However, browsing through the description of the GISS data will lead you to the description of the station data. The station data consists of average monthly temperatures for stations around the globe.

The data for the stations is downloadable here. The data is being continuously updated, so if you download this notebook, some values may be slightly different.

The data is wrapped in a zip file that contains a csv file called step2.v3.csv. The following paper describes the dataset:

Lawrimore, J. H., M. J. Menne, B. E. Gleason, C. N. Williams, D. B. Wuertz, R. S. Vose, and J. Rennie (2011), An overview of the Global Historical Climatology Network monthly mean temperature data set, version 3, J. Geophys. Res., 116, D19121, doi: 10.1029/2011JD016187.

In [5]:
raw = pd.read_csv('https://raw.githubusercontent.com/mschermann/loaded_climate_dice/master/step2.v3.csv', header=None)

Out[5]:
0 1 2 3 4 5 6 7 8 9 10 11 12 13
0 101603550000 1966 -9999 -9999 -9999 -9999 -9999 -9999 -9999 -9999 -9999 -9999 1374 1144
1 101603550000 1967 1044 1164 1334 1474 1854 1974 2434 2594 2294 2054 1704 1114
2 101603550000 1968 1134 1274 1344 1644 1854 2114 2514 2454 2274 1954 1664 1324
3 101603550000 1969 1214 1184 1384 1534 1864 1984 2274 2454 2244 1894 1654 1124
4 101603550000 1970 1334 1144 1264 1424 1694 2154 2364 2534 2374 -9999 1524 1186

A quick look at the data reveals three potential issues:

1. The data has no header information.
2. The data has strange values that initially do not look like temperatures.
3. The data clearly has missing values which are denoted as -9999.

This README file explains the data.

For the fun of it, we nevertheless explore the data and confirm the structure of the data.

### Data Exploration¶

Let's interpret, validate, and confirm our understanding of the data.

#### Column 0¶

The first column seems to be the station identifier. You can confirm this assumption by entering a few station identifiers in the search form here. They check out.

In [6]:
raw[0].sample(3, random_state=123)

Out[6]:
264787    425004277140
214468    425002537350
332436    501947140000
Name: 0, dtype: int64

Here are the links to the stations above:

(If you run this notebook on your machine, these values may change because of the underlying data changes).

#### Column 1¶

The second column seems to contains years. Let's confirm this.

In [7]:
np.sort(raw.iloc[:,1].unique()) # display a sorted list of
# unique values in the second column

Out[7]:
array([1880, 1881, 1882, 1883, 1884, 1885, 1886, 1887, 1888, 1889, 1890,
1891, 1892, 1893, 1894, 1895, 1896, 1897, 1898, 1899, 1900, 1901,
1902, 1903, 1904, 1905, 1906, 1907, 1908, 1909, 1910, 1911, 1912,
1913, 1914, 1915, 1916, 1917, 1918, 1919, 1920, 1921, 1922, 1923,
1924, 1925, 1926, 1927, 1928, 1929, 1930, 1931, 1932, 1933, 1934,
1935, 1936, 1937, 1938, 1939, 1940, 1941, 1942, 1943, 1944, 1945,
1946, 1947, 1948, 1949, 1950, 1951, 1952, 1953, 1954, 1955, 1956,
1957, 1958, 1959, 1960, 1961, 1962, 1963, 1964, 1965, 1966, 1967,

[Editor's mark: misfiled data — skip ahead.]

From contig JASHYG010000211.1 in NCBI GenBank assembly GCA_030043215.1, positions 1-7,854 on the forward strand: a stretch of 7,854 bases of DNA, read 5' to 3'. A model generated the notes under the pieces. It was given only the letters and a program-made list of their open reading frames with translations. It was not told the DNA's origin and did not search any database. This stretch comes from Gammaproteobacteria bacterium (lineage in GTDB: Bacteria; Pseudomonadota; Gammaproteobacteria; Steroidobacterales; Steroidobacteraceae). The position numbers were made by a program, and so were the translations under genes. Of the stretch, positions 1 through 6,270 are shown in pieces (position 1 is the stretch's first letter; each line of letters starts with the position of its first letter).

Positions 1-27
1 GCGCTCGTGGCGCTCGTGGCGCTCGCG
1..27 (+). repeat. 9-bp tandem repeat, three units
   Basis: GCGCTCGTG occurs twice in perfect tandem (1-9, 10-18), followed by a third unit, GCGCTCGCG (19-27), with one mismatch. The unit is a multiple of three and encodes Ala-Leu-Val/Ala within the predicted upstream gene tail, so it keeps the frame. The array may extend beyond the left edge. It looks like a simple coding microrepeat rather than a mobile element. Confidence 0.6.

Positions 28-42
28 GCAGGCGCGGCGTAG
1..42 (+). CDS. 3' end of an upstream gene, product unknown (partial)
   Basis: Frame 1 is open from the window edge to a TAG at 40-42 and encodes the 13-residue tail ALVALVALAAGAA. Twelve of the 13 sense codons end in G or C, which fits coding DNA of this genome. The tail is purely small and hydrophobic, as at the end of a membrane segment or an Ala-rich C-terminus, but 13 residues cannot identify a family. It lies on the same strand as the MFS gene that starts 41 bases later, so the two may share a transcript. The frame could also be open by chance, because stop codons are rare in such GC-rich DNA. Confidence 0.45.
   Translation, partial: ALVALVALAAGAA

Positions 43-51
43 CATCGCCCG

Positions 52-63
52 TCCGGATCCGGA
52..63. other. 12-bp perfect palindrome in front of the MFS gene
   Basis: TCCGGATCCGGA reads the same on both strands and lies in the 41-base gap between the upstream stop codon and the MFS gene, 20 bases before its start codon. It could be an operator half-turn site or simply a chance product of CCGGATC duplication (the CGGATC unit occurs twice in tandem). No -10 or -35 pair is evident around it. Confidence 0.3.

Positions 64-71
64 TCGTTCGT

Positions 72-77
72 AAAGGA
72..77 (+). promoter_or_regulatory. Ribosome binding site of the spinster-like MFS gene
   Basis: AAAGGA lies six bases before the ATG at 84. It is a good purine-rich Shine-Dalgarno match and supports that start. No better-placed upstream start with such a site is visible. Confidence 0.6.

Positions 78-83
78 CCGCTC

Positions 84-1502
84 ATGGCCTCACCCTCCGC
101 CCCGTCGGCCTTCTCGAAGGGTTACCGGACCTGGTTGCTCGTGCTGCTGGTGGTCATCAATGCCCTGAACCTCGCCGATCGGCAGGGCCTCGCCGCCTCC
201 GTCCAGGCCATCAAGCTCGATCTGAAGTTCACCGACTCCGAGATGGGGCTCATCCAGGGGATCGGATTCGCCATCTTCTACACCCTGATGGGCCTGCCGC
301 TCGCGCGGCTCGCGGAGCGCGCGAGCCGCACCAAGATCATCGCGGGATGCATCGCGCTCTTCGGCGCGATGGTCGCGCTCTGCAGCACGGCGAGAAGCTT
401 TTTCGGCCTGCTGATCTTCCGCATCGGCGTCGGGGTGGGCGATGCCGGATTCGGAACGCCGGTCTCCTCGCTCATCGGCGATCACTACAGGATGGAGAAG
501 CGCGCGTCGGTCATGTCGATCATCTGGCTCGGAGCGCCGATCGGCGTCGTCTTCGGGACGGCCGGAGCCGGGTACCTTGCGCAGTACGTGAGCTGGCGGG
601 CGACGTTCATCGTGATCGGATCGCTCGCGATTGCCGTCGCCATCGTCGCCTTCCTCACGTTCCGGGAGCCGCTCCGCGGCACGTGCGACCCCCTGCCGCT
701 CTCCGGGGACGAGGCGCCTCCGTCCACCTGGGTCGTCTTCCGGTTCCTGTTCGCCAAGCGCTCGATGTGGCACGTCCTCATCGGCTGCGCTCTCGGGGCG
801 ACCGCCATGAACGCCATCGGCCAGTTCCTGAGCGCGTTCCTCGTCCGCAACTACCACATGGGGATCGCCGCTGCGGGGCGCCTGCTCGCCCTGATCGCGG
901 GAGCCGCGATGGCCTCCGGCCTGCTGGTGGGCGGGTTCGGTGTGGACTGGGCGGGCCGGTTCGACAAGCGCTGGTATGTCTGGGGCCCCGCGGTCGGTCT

1968, 1969, 1970, 1971, 1972, 1973, 1974, 1975, 1976, 1977, 1978,
1979, 1980, 1981, 1982, 1983, 1984, 1985, 1986, 1987, 1988, 1989,
1990, 1991, 1992, 1993, 1994, 1995, 1996, 1997, 1998, 1999, 2000,
2001, 2002, 2003, 2004, 2005, 2006, 2007, 2008, 2009, 2010, 2011,
2012, 2013, 2014, 2015, 2016, 2017, 2018])

This looks very much like years ranging from 1880 to 2018.

#### Columns 2 to 13¶

Then the file has additional 12 columns. They represent the 12 months of the year. Again, you can confirm this using the search form here.

For instance, the average temperature in January in Santa Cruz, California is 9.8 degrees Celcius (49.6 degrees Fahrenheit). The closest station is 425000479160 in Santa Cruz.

In [8]:
sc = raw[raw[0]==425000479160]
sc[1].min()
sc[1].max()
round((sc[~(sc[2]==-9999)][2].mean())/100, 2) # multiple with 100 to get real temperatures.

Out[8]:
1893
Out[8]:
2018
Out[8]:
9.83

The station in Santa Cruz reports an average temperature of 9.83 degrees Celsius in January for the period between 1893 and 2018.

The 12 columns contain the average temperature per month. The values are in hundredths of a degree Celsius. For example, 983 means an average of 9.83 degree Celsius (49.694 degrees Fahrenheit).

-9999 denotes missing values. Again, the README file explains the values (and many more).

(Source: J. H. Lawrimore, M. J. Menne, B. E. Gleason, C. N. Williams, D. B. Wuertz, R. S. Vose, and J. Rennie (2011), [An overview of the Global Historical Climatology Network monthly mean temperature data set, version 3](https://agupubs.onlinelibrary.wiley.com/doi/abs/10.1029/2011JD016187), J. Geophys. Res., 116, D19121, doi: [10.1029/2011JD016187](https://doi.org/10.1029/2011JD016187))

### Data Preparation¶

With this interpretation, we rename the original file to reflect our interpretation. We read the data as follows:

• Missing values (na_values) are -9999
• The first column is called station_id
• The second column is called year
• The remaining 12 columns are called jan, feb,mar,apr,may,jun,jul,aug,sep,oct,nov,dec
In [9]:
data = raw.copy()
data = data.replace(-9999,np.NaN)
data.columns = ['station_id','year',\
'jan','feb','mar','apr',\
'may','jun','jul','aug',\
'sep','oct','nov','dec']


We have a look at the first five rows of the dataset.

In [10]:
data.head()

Out[10]:
station_id year jan feb mar apr may jun jul aug sep oct nov dec
0 101603550000 1966 nan nan nan nan nan nan nan nan nan nan 1374.00 1144.00
1 101603550000 1967 1044.00 1164.00 1334.00 1474.00 1854.00 1974.00 2434.00 2594.00 2294.00 2054.00 1704.00 1114.00
2 101603550000 1968 1134.00 1274.00 1344.00 1644.00 1854.00 2114.00 2514.00 2454.00 2274.00 1954.00 1664.00 1324.00
3 101603550000 1969 1214.00 1184.00 1384.00 1534.00 1864.00 1984.00 2274.00 2454.00 2244.00 1894.00 1654.00 1124.00